LACMA Exhibition Showcases Treasures from Korea


In one room, an immense painting of the disturbing yet almost beautiful torture of sinners by the Three Kings of Hell is prominently displayed. Expressions of despair, agony and cruel satisfaction are clearly detailed by the varying shades of green, brown and red ink on the masterfully woven silk. In another room, an engraving of a roaring dragon over tidal waves and mountains on a majestic brass jar sat along other ritual vessels.

Starting from June 29 until September 28, the Los Angeles County Museum or Art will be presenting “Treasures from Korea: Arts and Culture of the Joseon Dynasty, 1392–1910,” the first-ever, comprehensive exhibition of nearly 150 beautiful objects from Korea’s longest ruling dynasty. Viewers will get a chance to explore and experience the 500 years of traditions, custom and history of these artifacts, some of them considered national treasures.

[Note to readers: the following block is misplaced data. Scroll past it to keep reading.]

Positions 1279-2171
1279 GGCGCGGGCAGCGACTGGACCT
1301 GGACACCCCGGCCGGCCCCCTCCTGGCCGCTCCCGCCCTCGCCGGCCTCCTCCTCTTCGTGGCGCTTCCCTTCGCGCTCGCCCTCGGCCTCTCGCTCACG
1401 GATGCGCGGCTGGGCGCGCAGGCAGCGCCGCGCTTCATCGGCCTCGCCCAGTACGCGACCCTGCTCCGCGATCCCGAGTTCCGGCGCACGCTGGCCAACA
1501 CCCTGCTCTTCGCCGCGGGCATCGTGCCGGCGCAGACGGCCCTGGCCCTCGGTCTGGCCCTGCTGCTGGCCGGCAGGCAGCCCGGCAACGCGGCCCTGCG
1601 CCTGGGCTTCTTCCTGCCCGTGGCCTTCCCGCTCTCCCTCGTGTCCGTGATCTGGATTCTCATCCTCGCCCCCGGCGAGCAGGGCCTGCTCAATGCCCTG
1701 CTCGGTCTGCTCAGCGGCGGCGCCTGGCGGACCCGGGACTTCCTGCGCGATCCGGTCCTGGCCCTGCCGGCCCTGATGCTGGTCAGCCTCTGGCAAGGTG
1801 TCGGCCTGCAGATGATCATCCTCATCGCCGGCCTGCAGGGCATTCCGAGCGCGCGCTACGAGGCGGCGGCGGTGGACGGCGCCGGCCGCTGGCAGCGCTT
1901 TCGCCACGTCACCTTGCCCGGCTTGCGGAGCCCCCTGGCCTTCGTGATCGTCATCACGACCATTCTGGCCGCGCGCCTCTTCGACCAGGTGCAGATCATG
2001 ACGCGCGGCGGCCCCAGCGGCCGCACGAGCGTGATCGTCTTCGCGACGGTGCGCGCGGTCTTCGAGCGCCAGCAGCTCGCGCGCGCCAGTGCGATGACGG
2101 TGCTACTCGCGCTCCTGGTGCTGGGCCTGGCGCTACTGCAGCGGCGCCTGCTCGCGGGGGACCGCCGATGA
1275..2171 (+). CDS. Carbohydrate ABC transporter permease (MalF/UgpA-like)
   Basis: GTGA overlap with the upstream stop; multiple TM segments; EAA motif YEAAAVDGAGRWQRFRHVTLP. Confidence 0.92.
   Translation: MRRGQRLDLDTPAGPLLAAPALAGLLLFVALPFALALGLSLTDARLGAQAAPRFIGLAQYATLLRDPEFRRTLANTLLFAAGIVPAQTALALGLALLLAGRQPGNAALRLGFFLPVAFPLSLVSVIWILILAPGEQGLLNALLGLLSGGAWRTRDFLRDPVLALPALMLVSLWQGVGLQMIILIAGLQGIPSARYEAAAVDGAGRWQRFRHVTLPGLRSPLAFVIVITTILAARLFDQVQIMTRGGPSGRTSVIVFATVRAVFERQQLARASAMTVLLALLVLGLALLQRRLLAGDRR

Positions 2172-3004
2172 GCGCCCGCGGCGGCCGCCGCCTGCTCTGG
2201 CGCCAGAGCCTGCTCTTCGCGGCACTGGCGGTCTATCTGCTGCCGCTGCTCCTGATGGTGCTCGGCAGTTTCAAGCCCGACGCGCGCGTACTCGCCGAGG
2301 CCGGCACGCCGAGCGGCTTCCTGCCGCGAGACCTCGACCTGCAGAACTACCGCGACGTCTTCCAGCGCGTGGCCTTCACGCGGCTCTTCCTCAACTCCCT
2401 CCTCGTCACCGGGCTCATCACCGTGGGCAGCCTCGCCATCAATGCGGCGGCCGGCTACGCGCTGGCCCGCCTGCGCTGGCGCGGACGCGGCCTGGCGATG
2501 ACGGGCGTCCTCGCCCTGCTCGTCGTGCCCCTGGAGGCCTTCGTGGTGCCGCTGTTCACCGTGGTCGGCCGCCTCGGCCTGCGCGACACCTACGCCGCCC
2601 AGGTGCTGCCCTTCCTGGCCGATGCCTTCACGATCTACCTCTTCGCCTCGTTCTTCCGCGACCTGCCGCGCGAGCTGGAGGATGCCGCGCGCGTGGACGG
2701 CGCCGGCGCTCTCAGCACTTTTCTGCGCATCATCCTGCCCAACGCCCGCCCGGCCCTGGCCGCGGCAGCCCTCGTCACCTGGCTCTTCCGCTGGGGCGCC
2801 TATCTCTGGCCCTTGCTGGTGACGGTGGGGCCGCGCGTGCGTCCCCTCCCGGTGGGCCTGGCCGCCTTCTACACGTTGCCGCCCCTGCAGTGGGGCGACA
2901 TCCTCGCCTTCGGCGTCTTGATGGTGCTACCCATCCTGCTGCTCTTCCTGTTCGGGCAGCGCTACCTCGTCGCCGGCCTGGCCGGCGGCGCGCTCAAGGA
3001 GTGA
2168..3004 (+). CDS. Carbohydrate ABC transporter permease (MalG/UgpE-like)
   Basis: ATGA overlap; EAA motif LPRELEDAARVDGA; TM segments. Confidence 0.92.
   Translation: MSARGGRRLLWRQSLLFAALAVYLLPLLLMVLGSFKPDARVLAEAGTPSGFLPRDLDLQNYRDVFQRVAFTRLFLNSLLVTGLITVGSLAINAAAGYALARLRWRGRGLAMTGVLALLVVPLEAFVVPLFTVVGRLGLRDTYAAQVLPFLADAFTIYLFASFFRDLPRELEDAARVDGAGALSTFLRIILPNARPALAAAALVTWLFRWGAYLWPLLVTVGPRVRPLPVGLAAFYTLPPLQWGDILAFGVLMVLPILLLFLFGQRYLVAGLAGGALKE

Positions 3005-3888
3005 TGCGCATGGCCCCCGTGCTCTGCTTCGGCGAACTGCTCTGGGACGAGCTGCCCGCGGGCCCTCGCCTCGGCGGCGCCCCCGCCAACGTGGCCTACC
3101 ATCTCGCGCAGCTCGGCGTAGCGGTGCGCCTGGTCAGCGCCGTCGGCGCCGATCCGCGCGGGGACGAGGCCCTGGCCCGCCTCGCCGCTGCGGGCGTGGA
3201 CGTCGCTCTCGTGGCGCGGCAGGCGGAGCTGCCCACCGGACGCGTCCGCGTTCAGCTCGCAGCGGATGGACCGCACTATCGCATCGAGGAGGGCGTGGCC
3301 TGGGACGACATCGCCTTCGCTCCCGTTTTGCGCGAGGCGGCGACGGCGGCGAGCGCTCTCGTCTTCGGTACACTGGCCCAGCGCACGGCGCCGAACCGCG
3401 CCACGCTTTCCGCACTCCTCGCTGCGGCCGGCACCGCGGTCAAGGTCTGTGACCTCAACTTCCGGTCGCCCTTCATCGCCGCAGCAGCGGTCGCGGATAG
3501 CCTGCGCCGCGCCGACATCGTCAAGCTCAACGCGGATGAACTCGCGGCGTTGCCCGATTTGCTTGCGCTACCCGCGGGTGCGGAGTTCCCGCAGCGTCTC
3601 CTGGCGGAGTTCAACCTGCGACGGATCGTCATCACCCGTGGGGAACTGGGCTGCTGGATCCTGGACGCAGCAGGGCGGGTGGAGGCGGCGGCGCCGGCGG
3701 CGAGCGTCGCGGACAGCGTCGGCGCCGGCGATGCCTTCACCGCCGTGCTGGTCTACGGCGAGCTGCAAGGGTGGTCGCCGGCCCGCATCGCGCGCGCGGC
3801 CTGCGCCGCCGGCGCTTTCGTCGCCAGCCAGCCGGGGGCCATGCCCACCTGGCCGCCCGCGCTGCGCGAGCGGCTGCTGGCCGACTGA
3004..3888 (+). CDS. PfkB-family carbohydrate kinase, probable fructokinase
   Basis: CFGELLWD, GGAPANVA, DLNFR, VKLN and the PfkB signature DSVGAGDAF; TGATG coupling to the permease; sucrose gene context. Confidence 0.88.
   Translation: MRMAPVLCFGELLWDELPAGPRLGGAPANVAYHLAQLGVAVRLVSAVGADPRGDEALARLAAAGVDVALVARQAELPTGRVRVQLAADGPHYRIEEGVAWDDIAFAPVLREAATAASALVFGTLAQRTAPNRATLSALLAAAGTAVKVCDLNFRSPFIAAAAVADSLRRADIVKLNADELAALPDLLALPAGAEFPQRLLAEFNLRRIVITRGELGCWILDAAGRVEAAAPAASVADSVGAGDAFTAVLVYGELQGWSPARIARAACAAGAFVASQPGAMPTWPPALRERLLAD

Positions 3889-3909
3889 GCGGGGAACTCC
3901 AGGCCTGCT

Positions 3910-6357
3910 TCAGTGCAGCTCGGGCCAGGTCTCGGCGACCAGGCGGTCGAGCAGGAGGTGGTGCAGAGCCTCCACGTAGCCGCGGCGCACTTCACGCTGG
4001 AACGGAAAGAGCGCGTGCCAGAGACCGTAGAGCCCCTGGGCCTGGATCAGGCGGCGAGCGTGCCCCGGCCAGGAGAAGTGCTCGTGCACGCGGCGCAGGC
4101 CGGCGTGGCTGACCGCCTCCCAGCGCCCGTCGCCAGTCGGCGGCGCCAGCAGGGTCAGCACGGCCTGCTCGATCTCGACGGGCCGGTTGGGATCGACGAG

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Colorful traditional dresses, elegantly painted porcelain jars, enormous scrolls containing messages from kings and commoners and stunning painted screens used for royal ceremonies are aesthetically set up in five different rooms. Michael Govan, the director of LACMA, described the exhibition an international collaboration that symbolizes the “culmination of the relationship between our two nations.”

Virginia Moon, assistant curator of Korean art at LACMA, viewed this exhibition to be important specifically for Los Angeles because the region boasts such a sizable Korean American population. However, Moon said this exhibition should also draw non-Koreans due to the growing awareness of Korea in the States. “Especially since more people know about Korean food, K-pop and K-drama so I think it’s a little easier to express interest in Korean art now,” she said.

For more information on the exhibit, visit

Top photo by Tony Kim.